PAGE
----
Written answers

Tuesday, 14 February 2012

Department of Agriculture, Marine and Food

Proposed Legislation

9:00 pm

Photo of Michael Healy-RaeMichael Healy-Rae (Kerry South, Independent)
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Question 574: To ask the Minister for Agriculture, Food and the Marine his proposals regarding the criminalisation Bill being removed with regard to our fishing industry. [8263/12]

Photo of Simon CoveneySimon Coveney (Minister, Department of Agriculture, the Marine and Food; Cork South Central, Fine Gael)
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The Programme for Government committed to replacing the criminal sanctions system for minor fisheries offences with administrative sanction system to bring Ireland into line with other European jurisdictions.

I sought the advice of the Attorney General on the matter. The Attorney General has responded with a detailed advice on the issue which I am currently examining. The advice highlights the difficulties in relation to the Constitution and in relation to the laws of the European Community relevant to the question of implementing a system of administrative sanctions for fisheries.

There are many significant differences between the legal systems in Ireland and that of other EU Member States. Ireland’s constitutional and legal position provides certain basic rights which must be respected within our system of justice. Furthermore, European Union legislation requires that penalties for fisheries offences must be “effective, proportionate and dissuasive ”. That is, they must act as a deterrent and they must also ensure that there is no benefit gained by infringing the rules.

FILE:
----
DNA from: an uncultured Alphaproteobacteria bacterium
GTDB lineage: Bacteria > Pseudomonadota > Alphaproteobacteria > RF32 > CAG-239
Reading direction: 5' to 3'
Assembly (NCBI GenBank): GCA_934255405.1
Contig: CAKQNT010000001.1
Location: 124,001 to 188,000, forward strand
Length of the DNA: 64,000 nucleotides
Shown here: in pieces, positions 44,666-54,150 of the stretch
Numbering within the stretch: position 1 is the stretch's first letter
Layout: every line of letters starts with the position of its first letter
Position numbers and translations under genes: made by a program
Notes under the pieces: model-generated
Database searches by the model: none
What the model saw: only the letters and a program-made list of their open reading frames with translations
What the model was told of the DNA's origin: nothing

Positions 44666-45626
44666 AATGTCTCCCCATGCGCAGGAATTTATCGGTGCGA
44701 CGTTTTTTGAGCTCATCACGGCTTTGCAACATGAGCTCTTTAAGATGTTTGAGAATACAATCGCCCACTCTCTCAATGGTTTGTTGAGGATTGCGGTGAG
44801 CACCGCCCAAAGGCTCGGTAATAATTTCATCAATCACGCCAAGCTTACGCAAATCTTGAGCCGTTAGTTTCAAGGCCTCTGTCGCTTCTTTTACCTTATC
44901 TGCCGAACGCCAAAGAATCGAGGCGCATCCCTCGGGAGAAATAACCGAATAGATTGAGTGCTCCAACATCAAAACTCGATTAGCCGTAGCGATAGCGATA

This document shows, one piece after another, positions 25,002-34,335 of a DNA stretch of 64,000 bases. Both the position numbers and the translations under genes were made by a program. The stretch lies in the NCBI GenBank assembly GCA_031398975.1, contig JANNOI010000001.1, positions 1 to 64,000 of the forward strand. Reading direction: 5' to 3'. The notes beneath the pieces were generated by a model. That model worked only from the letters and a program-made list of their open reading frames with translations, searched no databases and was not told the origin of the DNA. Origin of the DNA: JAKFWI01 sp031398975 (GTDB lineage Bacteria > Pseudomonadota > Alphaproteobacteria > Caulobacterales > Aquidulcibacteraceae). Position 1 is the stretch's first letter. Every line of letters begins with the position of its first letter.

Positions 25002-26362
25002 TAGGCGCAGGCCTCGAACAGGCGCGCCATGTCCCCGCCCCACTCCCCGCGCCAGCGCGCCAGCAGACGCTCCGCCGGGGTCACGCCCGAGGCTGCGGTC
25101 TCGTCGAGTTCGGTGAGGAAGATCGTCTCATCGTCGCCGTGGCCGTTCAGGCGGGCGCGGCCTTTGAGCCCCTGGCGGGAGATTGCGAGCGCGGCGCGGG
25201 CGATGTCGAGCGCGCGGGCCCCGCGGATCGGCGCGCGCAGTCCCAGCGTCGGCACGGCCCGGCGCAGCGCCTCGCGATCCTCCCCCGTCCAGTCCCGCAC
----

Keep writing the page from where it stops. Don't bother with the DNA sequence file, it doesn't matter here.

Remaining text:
Given the nature of the penalties involved, there is a general requirement under the Constitution that alleged breaches of fisheries control regulations must be tried in a court of law. I am continuing to actively examine the issue in the context of the Attorney General’s advice in relation to the Programme for Government commitment.

At EU level, a new fisheries control framework was introduced in 2009 which came into force at the beginning of 2010, following fisheries control failures identified by the EU Court of Auditors across the EU. This new framework including the application of electronic reporting of catches by all large and medium sized vessels, a new penalty points system, a payback system for overfished quotas and provisions to allow for the suspension of Community assistance in the event of non-compliance by Member States with the agreed control provisions. The new control system is designed to promote a level playing field. I am fully supportive of all measures that promote effective controls across the EU and that promote a culture of compliance within the Irish and EU Fishing industry. The future of our industry is totally dependant on healthy fish stocks and fishing must be carried out on a sustainable basis in accordance with the rules in place across the EU.

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